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Getting Started

beta-grade software

If you're interested in working with the Cloudstack, please reach out

Cloudstack is a composable, Kubernetes-based container platform. You can start with a single node for development and scale to a production-grade system along the way. Cloudstack can create infrastructure and setup Kubernetes for you, too. It's built around industry best practices and mostly unopinionated, allowing you to deploy your cloud native workloads in the way that fits best for you while giving you a concise framework for painless operations. Cloudstack comes with a suite of well-known and tightly integrated tools that you can leverage to support your software development process. It's designed to work with standard Kubernetes clusters and thus enables a common workflow for development and production deployments.

Installation

Automated installer

Using the Cloudstack installer automates the process of downloading and moving to your $PATH. The installer automatically detects your operating system and architecture.

real quick:

curl https://docs.cloudstack.one/get-cloudstack.sh | bash

a bit safer:

curl -fsSL -o get-cloudstack.sh https://docs.cloudstack.one/get-cloudstack.sh
chmod 0700 get-cloudstack.sh
# Optionally: less get-cloudstack.sh
./get-cloudstack.sh

real quick:

wget -qO- https://docs.cloudstack.one/get-cloudstack.sh | bash

a bit safer:

wget -q -O get-cloudstack.sh https://docs.cloudstack.one/get-cloudstack.sh
chmod 0700 get-cloudstack.sh
# Optionally: less get-cloudstack.sh
./get-cloudstack.sh

Manual Download

Install the CLI by following the steps for your platform below:

curl -fsSLo ./cloudstack https://s3.ayedo.dev/packages/cloudstack/latest/cloudstack-linux-amd64
chmod +x cloudstack
./cloudstack version
curl -fsSLo ./cloudstack https://s3.ayedo.dev/packages/cloudstack/latest/cloudstack-linux-arm64
chmod +x cloudstack
./cloudstack version
curl -fsSLo ./cloudstack https://s3.ayedo.dev/packages/cloudstack/latest/cloudstack-darwin-amd64
chmod +x cloudstack
./cloudstack version
curl -fsSLo ./cloudstack https://s3.ayedo.dev/packages/cloudstack/latest/cloudstack-darwin-arm64
chmod +x cloudstack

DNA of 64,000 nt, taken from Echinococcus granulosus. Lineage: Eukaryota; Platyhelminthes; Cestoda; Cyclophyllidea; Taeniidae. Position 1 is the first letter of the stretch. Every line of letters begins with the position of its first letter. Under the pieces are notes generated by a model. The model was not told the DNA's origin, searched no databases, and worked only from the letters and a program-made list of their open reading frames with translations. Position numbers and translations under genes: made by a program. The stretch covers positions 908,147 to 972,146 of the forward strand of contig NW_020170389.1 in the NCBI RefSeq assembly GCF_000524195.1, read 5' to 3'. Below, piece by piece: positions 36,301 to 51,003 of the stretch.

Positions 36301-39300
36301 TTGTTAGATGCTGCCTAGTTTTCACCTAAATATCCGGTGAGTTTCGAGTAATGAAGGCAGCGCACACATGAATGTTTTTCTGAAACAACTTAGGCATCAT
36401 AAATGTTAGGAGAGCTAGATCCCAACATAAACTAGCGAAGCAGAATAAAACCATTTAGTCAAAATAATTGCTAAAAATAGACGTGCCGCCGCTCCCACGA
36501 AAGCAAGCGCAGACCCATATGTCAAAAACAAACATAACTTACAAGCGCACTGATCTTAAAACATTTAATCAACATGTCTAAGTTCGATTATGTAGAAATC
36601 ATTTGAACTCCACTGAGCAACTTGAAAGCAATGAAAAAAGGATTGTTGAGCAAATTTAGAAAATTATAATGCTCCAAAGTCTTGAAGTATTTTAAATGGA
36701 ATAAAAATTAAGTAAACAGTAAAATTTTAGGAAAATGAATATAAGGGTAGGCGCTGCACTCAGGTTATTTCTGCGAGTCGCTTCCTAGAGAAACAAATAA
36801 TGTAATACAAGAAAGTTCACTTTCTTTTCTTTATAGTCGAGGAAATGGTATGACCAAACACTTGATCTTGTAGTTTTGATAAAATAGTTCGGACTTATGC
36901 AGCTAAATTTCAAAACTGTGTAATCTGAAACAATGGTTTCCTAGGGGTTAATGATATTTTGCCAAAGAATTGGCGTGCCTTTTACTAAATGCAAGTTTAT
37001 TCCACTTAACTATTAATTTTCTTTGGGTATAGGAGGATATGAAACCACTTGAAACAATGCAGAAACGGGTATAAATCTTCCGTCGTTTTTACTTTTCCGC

./cloudstack version
curl -fsSLo ./cloudstack.exe https://s3.ayedo.dev/packages/cloudstack/latest/cloudstack-windows-amd64.exe
chmod +x cloudstack.exe
./cloudstack.exe version

Quick start

After you've installed the CLI, you can bootstrap a new stack. Let's call it my-cloudstack and create the corresponding context directory.

Note

The context directory is where the configuration (the so called Stackfile) and lifecycle artifacts (e.g. TLS certifcates and SSH keys) of a stack are saved. You can set a custom context directory with --context. By default, the context directory is set to your current working directory.

Running cloudstack init will get you started with an example config that works with Docker for Desktop out of the box.

mkdir my-cloudstack
cd my-cloudstack
cloudstack init

Note

Instead of creating and entering the context directory manually, you can initialize a new stack from anywhere and have the directory created automatically by using the following command: cloudstack --context $PWD/my-cloudstack init

You can install your new stack running the following command:

cloudstack install --pull

Note

--pull downloads the latest Cloudstack image from GitLab's container registry. You can use --image-ref to specify your own image (e.g. if you forked Cloudstack). By default, the CLI will use the latest tag of your image. Use --image-version to specify a different tag.

Note

In case you're not using the CLI from within the context directory, you can specify the context directory manually: cloudstack --context $PWD/my-cloudstack install --pull.

Note

The CLI tries to automatically discover the Kubernetes cluster to work with by detecting a kubeconfig file. By default, it looks for a kubeconfig.yml in the context directory. This file is automatically created for you if you use Cloudstack's IaaS component. If it doesn't exist, the CLI tries to fall back to $HOME/.kube/config and the KUBECONFIG environment variable in this order. If no kubeconfig can be found, the parts of the stack that interface with your Kubernetes cluster won't work.

You can manually specify a kubeconfig file using --kubeconfig which has precedence over the automatic discovery process.

After installation, you can access your stack under the following URLs:

Customization

Troubleshooting

Configuration

Cloudstack configuration is defined in a Stackfile in the context directory.

The defaults can be found here.


Last update: October 18, 2021